The First Noble Truth of Buddhism is that life is duhkha (Sanskrit; in Pali, dukkha). Duhkha is any of a number of negative things: pain, misery, anxiety, suffering, dissatisfaction…the list goes on and on. Basically, the First Noble Truth is that “Life Sucks.”
I’ve been able to accept the First Noble Truth in an abstract way for quite some time. Shitty things happen. That’s life. The world sucks. Life sucks. However, a few days ago, I was having a minor anxiety attack for no real reason at all. Why was I feeling so shitty, when I’m so much better off than everyone else I know? Why was I unhappy when I had no reason to be?
Then, the First Noble Truth hit me in the face.
Life is duhkha.
And my anxiety melted away.
The First Noble Truth made me accept that there will be times when I am not OK…and that’s OK. It’s to be expected. It’s OK to not be OK! You know why? Because that’s how life is. Life is duhkha.
The Four Noble Truths
1. The Truth of Suffering:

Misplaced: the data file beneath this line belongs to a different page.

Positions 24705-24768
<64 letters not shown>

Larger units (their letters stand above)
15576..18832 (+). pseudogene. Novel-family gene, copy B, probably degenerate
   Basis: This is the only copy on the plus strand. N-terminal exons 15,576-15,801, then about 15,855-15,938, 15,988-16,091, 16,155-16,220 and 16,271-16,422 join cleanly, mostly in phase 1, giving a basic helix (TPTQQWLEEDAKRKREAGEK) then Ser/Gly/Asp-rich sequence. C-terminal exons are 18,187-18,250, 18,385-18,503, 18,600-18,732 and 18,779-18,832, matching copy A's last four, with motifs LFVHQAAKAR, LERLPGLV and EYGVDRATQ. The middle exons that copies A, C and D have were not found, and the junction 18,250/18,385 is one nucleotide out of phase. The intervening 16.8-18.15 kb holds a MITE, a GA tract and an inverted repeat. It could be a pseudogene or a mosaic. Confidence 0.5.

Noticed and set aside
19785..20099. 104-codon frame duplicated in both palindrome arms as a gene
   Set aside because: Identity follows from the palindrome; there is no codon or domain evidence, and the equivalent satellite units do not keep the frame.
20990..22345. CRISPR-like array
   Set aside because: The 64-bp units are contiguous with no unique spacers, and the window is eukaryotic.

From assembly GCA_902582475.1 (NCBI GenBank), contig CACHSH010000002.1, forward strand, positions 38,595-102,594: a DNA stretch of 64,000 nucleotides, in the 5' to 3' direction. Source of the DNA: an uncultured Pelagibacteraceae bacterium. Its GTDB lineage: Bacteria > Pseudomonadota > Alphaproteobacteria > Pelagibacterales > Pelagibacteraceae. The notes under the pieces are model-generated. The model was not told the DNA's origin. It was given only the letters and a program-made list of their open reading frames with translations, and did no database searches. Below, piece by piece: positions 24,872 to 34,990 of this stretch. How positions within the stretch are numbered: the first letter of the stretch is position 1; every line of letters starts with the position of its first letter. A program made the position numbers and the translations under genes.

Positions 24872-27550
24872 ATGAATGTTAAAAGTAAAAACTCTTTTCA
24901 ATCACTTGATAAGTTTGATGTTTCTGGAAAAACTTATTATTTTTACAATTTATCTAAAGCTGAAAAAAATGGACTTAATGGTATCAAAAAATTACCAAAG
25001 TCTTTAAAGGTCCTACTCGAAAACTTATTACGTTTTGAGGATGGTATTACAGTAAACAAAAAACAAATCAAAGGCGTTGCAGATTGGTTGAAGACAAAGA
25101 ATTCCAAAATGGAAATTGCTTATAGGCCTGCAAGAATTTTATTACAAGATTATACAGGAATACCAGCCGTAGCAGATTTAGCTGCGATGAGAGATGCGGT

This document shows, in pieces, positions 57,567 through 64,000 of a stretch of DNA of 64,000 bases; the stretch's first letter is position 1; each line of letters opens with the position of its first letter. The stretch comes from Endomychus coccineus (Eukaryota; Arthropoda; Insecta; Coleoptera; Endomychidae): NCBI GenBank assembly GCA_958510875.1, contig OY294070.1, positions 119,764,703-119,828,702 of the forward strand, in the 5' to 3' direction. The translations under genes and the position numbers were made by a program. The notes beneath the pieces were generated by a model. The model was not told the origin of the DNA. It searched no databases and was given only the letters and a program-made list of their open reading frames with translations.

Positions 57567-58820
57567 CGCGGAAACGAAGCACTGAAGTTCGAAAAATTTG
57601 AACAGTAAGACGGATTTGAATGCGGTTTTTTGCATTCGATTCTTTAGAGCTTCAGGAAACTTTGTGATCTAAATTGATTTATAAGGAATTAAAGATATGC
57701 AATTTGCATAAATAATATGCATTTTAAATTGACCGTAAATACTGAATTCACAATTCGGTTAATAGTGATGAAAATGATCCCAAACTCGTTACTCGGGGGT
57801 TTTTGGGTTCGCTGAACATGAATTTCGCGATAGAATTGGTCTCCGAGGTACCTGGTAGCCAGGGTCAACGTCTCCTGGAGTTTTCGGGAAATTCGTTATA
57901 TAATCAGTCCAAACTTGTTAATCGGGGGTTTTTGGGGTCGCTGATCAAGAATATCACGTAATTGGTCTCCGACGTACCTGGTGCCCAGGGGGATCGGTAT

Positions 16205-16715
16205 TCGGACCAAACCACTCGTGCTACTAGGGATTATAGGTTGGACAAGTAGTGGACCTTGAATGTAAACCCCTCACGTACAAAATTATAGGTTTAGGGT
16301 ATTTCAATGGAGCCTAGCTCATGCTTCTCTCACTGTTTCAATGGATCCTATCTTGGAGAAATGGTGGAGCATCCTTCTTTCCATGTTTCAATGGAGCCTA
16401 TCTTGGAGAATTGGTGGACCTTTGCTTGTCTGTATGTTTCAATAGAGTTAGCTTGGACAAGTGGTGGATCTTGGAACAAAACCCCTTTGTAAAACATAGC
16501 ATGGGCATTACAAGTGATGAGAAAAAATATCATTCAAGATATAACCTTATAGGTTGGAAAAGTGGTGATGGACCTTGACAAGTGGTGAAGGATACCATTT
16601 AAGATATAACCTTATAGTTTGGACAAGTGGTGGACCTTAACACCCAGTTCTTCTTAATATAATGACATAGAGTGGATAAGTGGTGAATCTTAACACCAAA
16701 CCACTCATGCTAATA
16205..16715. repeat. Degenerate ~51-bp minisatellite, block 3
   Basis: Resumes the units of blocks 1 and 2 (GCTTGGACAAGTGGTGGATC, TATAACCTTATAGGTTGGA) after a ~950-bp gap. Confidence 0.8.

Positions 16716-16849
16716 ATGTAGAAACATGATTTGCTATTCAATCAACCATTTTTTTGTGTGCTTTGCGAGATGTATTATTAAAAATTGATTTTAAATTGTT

2. The Truth of the Origin of Suffering
3. The Truth of Cessation of Suffering
4. The Truth of the Path of Liberation from Suffering
The Eightfold Path
1. Right View
2. Right Intention
3. Right Speech
4. Right Action
5. Right Livelihood
6. Right Effort
7. Right mindfulness
8. Right concentration
The Four Dharma Seals*
The Three Marks of Existence
* Sometimes (2) is omitted, thus making Three Dharma Seals.
Guess what I found at the local antique market? Happy Anniversary!
They’re playing our song.
I had my first real vision of Saraswati the other day, while I was meditating. She seemed very pleased that I finally managed it. ❤
What is all this fuss about “nature”? What is it, even? Nature eats her young, her frail, her elders. Nature is cruel. Are you “nature-centric”? Good for you. I am not; I simply affirm that she exists. I affirm that death exists, and birth, but I am the bringer of culture to Man, I am she who brought you letters and art and warmth from the cold harsh winters that made you starve your young on hillsides. What is so wonderful about “nature” that made you do that?
– Saraswati, on the romanticizing of nature